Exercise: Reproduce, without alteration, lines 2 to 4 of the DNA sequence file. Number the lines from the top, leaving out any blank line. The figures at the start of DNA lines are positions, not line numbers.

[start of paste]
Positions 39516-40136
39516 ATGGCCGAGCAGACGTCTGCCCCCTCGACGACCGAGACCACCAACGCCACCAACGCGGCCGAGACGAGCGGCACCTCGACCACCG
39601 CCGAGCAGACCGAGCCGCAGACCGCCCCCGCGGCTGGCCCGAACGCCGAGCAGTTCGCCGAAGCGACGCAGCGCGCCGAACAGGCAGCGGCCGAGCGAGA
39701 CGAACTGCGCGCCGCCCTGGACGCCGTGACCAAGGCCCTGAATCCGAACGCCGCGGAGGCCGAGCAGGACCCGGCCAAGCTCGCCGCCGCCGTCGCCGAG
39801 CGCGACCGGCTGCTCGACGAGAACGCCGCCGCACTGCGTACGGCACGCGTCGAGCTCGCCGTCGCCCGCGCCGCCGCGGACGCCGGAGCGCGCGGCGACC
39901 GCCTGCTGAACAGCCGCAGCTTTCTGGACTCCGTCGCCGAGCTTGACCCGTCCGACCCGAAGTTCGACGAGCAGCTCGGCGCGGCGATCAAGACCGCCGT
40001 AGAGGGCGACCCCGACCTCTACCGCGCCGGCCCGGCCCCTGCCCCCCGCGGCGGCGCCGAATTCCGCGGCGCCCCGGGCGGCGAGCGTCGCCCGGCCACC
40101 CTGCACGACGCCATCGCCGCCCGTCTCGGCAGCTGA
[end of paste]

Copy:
39516 ATGGCCGAGCAGACGTCTGCCCCCTCGACGACCGAGACCACCAACGCCACCAACGCGGCCGAGACGAGCGGCACCTCGACCACCG
39601 CCGAGCAGACCGAGCCGCAGACCGCCCCCGCGGCTGGCCCGAACGCCGAGCAGTTCGCCGAAGCGACGCAGCGCGCCGAACAGGCAGCGGCCGAGCGAGA
39701 CGAACTGCGCGCCGCCCTGGACGCCGTGACCAAGGCCCTGAATCCGAACGCCGCGGAGGCCGAGCAGGACCCGGCCAAGCTCGCCGCCGCCGTCGCCGAG